water_stations

Don’t wait until you’re thirsty!

Stamp this on your forehead and ingrain it in your psyche—the first rule of thumb (especially when hydrating for a race) is: waiting until you’re thirsty means you’ve waited too long! Moving forward, however, waters get a bit murky. When should you hydrate? How much water should you drink, and how often should you drink it?

Pre-race

  • Formulate a plan based on training and event distance, but keep it flexible to allow for more or less fluid intake as needed.
  • Stay well-hydrated in preparation for race day, no matter how short or long the race.
  • Consume a modest amount of water at least one hour before the start of the race.
  • Keep a water bottle on hand to sip throughout the day. Drink enough to keep thirst at bay, but not so much that ‘stomach sloshing’ sets in.
  • Individual needs vary based on your build, efficiency, mileage and weather conditions. When it comes to staying hydrated, practice makes perfect—or close to it as possible.

Race day water stations

  • Learn where aid stations will be provided.
  • For longer races, hydration handhelds/belts/packs can be beneficial, allowing one to hydrate as needed versus on command. Smaller sized bottles may be carried and refilled as necessary.
  • The longer the event and the warmer the temperatures, the more fluids the body likely will need.
  • Drinking on the run is ideal but proper hydration is priority number one. Stop and/or walk while ingesting fluids if needed. Running properly hydrated will more than make up any extra time taken to do so.
  • Do not feel compelled to down an entire cup of water. While squeezing one side of the top of the cup, take a sip or two, or more if needed.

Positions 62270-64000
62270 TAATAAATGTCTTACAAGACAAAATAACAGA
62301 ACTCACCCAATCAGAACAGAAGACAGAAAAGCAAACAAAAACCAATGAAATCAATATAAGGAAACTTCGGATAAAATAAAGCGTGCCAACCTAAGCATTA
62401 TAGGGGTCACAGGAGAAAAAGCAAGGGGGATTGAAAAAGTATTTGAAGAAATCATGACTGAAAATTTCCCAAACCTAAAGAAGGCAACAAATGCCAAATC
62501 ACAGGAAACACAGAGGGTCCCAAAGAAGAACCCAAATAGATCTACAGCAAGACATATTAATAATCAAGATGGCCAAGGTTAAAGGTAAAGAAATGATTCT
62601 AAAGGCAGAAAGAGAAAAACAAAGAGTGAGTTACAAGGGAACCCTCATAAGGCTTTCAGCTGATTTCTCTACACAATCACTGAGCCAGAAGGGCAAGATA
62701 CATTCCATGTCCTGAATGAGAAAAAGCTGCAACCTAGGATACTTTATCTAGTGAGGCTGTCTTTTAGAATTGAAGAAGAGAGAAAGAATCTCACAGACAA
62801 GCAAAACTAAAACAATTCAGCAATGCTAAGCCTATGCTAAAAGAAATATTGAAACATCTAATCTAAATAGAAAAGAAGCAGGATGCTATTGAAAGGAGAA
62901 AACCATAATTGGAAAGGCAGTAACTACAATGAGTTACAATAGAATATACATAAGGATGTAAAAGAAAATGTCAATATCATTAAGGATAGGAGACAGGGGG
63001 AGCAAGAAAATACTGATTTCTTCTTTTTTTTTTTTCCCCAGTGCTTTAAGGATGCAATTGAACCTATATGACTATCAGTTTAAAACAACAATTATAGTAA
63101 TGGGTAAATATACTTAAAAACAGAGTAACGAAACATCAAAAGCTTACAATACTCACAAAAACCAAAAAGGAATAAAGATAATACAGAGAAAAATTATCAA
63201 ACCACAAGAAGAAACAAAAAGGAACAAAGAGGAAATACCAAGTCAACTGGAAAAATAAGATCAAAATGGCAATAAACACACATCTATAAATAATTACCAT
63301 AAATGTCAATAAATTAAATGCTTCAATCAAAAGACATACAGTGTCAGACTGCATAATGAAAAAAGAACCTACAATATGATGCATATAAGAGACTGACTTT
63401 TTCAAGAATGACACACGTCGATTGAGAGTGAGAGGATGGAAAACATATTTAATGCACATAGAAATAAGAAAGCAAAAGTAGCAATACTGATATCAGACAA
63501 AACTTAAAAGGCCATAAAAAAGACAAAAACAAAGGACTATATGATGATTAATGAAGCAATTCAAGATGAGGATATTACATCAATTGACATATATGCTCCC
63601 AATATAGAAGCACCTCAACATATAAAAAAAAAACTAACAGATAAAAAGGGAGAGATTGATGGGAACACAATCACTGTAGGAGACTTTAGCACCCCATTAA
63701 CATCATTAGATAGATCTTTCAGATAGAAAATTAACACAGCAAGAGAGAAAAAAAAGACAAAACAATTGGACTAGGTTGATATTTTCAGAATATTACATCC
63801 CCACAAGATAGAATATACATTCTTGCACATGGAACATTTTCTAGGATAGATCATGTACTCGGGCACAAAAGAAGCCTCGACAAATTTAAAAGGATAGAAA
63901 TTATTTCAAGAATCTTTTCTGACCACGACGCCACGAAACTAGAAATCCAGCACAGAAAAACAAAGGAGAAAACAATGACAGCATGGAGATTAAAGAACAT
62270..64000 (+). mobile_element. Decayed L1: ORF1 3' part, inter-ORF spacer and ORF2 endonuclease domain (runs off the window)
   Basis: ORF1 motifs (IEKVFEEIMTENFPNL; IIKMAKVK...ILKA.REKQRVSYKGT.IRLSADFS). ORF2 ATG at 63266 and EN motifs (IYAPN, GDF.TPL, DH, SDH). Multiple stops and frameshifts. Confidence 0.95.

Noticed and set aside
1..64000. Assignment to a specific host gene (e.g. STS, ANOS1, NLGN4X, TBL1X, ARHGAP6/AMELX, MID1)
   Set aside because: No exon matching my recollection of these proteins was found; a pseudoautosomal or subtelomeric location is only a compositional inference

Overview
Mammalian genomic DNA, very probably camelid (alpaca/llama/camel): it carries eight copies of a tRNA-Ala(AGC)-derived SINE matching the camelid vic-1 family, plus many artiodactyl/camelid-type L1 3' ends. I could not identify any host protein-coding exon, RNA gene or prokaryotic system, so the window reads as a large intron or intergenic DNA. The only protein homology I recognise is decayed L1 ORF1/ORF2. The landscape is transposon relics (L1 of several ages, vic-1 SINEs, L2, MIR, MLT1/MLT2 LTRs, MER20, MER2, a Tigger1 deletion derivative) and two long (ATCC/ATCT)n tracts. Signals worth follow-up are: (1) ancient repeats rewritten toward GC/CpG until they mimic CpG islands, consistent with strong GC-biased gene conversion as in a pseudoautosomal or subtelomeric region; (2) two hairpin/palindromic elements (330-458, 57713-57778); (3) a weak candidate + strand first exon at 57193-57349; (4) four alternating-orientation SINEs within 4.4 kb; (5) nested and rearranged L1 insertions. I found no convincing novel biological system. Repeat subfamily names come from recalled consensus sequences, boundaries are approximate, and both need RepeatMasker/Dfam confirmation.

• Be mindful of other runners while disposing trash. Toss cups in waste receptacles when possible, or close to the course for volunteers to pick up later in the day.
  • Remember to thank aid station volunteers!

Post-race

  • Grab that water bottle and hydrate continually throughout the day.
  • Though hydration needs will subside with decreased activity, keep fluid intake up to allow for optimal recovery and performance once training is resumed.

Avoid hyponatremia

Ingesting too much water can result in water intoxication, also known as hyponatremia. Electrolyte replacements in the nutritional form of energy drinks, powders, gels and solids during training and racing are highly recommended. Learn what will be offered at your event and train with it prior to race day in order to avoid potential upset stomach. Otherwise carry your own preferred form of nutrition.

One size does not fit all

We are all unique, but can master our individual hydration needs through training, experience and flexibility.


This is a guest post from Running FitAbsopure Water is the official water sponsor of all Running Fit races.

About Running Fit: Running Fit, Inc. has had a twenty-eight-year love affair with Michigan and the running community. Not only does Running Fit, Inc. promote individual wellness through its seven retail stores, but also through Running Fit Adventures, Inc., an event marketing company with the primary goal to help everyone “Get Out and Run, Walk and Be Healthy” and Running Fit Timing, a race timing company.  Our unique and quirky way of reaching the community makes us stand out. Our concern for individual health, for community wellness, for charitable endeavors and for the environment makes us progressive activists who make a difference! For more information about Running Fit, click here.